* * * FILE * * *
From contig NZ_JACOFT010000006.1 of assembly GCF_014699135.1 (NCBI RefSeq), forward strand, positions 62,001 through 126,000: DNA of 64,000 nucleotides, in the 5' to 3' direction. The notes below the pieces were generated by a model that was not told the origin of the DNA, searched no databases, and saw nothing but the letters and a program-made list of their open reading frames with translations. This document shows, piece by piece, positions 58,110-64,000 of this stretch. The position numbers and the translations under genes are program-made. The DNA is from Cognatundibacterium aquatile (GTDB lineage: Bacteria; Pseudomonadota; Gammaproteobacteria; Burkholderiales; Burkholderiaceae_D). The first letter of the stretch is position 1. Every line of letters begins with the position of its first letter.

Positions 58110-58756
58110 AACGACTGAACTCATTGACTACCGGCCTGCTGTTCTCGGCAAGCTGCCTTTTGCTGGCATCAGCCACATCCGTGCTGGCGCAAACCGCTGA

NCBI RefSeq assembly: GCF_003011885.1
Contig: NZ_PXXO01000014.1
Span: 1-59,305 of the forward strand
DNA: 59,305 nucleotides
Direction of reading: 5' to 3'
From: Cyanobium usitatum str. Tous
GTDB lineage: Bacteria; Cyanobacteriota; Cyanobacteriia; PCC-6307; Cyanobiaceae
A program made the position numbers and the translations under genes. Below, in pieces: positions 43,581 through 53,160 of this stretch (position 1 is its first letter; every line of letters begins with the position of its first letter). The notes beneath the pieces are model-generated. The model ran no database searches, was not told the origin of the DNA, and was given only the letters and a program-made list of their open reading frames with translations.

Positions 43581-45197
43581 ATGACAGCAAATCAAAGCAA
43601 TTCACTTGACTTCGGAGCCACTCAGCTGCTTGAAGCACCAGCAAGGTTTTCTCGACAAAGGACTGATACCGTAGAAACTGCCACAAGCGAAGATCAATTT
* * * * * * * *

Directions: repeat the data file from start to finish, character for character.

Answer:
From contig NZ_JACOFT010000006.1 of assembly GCF_014699135.1 (NCBI RefSeq), forward strand, positions 62,001 through 126,000: DNA of 64,000 nucleotides, in the 5' to 3' direction. The notes below the pieces were generated by a model that was not told the origin of the DNA, searched no databases, and saw nothing but the letters and a program-made list of their open reading frames with translations. This document shows, piece by piece, positions 58,110-64,000 of this stretch. The position numbers and the translations under genes are program-made. The DNA is from Cognatundibacterium aquatile (GTDB lineage: Bacteria; Pseudomonadota; Gammaproteobacteria; Burkholderiales; Burkholderiaceae_D). The first letter of the stretch is position 1. Every line of letters begins with the position of its first letter.

Positions 58110-58756
58110 AACGACTGAACTCATTGACTACCGGCCTGCTGTTCTCGGCAAGCTGCCTTTTGCTGGCATCAGCCACATCCGTGCTGGCGCAAACCGCTGA

NCBI RefSeq assembly: GCF_003011885.1
Contig: NZ_PXXO01000014.1
Span: 1-59,305 of the forward strand
DNA: 59,305 nucleotides
Direction of reading: 5' to 3'
From: Cyanobium usitatum str. Tous
GTDB lineage: Bacteria; Cyanobacteriota; Cyanobacteriia; PCC-6307; Cyanobiaceae
A program made the position numbers and the translations under genes. Below, in pieces: positions 43,581 through 53,160 of this stretch (position 1 is its first letter; every line of letters begins with the position of its first letter). The notes beneath the pieces are model-generated. The model ran no database searches, was not told the origin of the DNA, and was given only the letters and a program-made list of their open reading frames with translations.

Positions 43581-45197
43581 ATGACAGCAAATCAAAGCAA
43601 TTCACTTGACTTCGGAGCCACTCAGCTGCTTGAAGCACCAGCAAGGTTTTCTCGACAAAGGACTGATACCGTAGAAACTGCCACAAGCGAAGATCAATTT